The famous “face-vase” optical illusion, known as the Rubin vase, helps humans perceive images created through negative space. Huang Ruo’s “The Lost Garden,” which kicked off Spoleto’s Music in Time series Saturday, achieved the same thing through a dynamic performance with members of the Spoleto Festival USA Orchestra.
The strings screeched. The chimes danced. The musicians occasionally even chanted to bring life to the piece’s theme of lingering memory. It all coalesced into a blurry sound-fog that ended with three of the players exiting the stage and softly playing into the crowd as the lights dimmed to complete darkness. It didn’t feel theatrical. It felt like slipping into a dream.
As Ruo conducted, the open spaces in his composition helped color the more exciting passages – just like a Rubin vase. Each interlude drifted into the next, like a cloudy marathon of subconscious images.
The show’s other three works showcased that negative space, too; Ruo’s first piece, “Wind Blows,” found him clunking out thick piano chords as Chen Bo muscled wind through the sheng, a traditional Chinese instrument as gorgeous as black crystal.
After, young flutist and composer Zach Sheets performed his solo work, “That Colors the Stone,” and his sharp intakes of breath created their own separate score alongside the actual music – coupled with the gentle sounds of his fingers clacking the instrument keys.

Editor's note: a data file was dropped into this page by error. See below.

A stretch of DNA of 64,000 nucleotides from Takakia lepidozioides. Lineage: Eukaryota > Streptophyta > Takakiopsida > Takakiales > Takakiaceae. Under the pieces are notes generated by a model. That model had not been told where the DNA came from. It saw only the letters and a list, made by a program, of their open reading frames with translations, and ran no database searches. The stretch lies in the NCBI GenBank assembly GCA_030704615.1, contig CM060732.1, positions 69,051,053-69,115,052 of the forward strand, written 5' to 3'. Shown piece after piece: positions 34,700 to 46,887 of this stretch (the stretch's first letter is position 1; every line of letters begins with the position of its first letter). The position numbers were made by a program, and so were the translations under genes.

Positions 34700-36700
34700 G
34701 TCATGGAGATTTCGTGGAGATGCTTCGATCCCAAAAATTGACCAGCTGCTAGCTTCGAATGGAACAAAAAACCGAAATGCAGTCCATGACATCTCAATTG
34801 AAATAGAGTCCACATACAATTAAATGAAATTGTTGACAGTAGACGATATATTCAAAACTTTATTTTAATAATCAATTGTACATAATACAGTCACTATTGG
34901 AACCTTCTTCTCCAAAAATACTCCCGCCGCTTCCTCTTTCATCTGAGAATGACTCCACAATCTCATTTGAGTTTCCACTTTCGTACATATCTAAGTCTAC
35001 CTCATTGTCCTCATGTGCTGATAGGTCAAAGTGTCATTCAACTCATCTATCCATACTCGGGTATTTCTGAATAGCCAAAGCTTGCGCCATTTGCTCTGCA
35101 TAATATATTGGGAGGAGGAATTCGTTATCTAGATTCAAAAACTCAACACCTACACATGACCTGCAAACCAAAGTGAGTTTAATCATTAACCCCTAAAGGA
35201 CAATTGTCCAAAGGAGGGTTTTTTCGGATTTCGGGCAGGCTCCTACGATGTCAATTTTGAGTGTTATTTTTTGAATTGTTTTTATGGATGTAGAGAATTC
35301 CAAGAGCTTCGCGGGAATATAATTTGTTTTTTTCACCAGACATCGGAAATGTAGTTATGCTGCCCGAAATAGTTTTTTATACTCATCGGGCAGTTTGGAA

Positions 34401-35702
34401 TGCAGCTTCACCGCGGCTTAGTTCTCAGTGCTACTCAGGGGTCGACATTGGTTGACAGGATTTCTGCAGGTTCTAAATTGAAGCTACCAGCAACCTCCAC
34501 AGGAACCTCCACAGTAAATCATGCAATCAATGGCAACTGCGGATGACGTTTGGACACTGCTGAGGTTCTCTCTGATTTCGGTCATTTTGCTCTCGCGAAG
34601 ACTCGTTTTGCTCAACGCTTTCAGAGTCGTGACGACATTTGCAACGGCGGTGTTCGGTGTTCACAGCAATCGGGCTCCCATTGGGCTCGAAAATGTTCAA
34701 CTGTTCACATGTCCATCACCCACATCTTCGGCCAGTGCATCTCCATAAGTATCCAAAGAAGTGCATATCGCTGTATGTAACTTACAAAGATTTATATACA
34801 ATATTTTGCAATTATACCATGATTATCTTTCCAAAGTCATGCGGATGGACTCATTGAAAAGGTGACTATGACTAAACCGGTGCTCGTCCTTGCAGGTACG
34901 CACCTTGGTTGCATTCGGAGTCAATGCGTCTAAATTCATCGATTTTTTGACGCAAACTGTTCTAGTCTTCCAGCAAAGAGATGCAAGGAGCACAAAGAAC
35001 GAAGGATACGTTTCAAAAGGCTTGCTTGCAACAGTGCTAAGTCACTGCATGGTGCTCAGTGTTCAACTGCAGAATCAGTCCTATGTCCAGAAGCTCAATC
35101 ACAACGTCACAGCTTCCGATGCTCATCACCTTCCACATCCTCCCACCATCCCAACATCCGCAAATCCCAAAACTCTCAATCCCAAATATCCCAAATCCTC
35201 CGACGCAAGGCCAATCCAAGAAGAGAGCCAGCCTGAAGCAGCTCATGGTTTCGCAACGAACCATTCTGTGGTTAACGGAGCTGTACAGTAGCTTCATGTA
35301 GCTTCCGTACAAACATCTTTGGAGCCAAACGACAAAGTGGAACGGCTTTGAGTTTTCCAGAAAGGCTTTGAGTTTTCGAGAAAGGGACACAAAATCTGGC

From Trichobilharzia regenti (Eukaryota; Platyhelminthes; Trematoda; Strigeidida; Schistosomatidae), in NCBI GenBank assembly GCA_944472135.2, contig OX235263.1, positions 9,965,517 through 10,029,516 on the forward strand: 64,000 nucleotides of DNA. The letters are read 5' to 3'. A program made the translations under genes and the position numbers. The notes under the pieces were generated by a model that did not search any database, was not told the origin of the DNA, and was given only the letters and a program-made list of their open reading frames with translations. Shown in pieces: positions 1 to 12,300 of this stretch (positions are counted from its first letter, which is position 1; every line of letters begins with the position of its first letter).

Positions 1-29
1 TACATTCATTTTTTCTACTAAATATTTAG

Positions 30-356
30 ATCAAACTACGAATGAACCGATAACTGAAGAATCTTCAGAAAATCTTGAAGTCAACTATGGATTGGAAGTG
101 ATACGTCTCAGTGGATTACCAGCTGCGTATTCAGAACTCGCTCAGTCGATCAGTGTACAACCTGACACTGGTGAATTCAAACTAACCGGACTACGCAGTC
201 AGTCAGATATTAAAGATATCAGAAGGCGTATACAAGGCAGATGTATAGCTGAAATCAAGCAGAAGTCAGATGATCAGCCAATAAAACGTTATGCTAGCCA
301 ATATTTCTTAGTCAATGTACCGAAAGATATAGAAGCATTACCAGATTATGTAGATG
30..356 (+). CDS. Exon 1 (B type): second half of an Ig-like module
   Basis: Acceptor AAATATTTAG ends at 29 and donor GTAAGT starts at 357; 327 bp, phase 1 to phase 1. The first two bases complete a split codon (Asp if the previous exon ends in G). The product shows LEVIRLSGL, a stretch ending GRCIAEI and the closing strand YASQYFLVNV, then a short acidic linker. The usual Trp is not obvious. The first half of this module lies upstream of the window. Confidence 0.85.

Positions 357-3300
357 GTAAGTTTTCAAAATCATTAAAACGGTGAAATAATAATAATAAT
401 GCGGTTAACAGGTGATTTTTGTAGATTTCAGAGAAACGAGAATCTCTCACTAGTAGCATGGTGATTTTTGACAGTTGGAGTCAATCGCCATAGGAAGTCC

Gleb Kanasevich’s rendition of composer Valentin Silvestrov’s “Misteroso” found him doubling up on instruments, one hand striking a piano key while the other shaped the same note on his clarinet. As the two pitches met, he bent one against the other, vibrating them to a wobbly peak of power.
Nothing was as gripping as “The Lost Garden,” which Ruo said was loosely connected to his opera “Paradise Interrupted,” currently playing at the Memminger Theater. Both involve inner refuges, Ruo said, and finding places that can be sanctuaries. It’s all about how you’re looking — or in this case, listening — for them.
Patrick Hosken is a Goldring Arts Journalist at Syracuse University.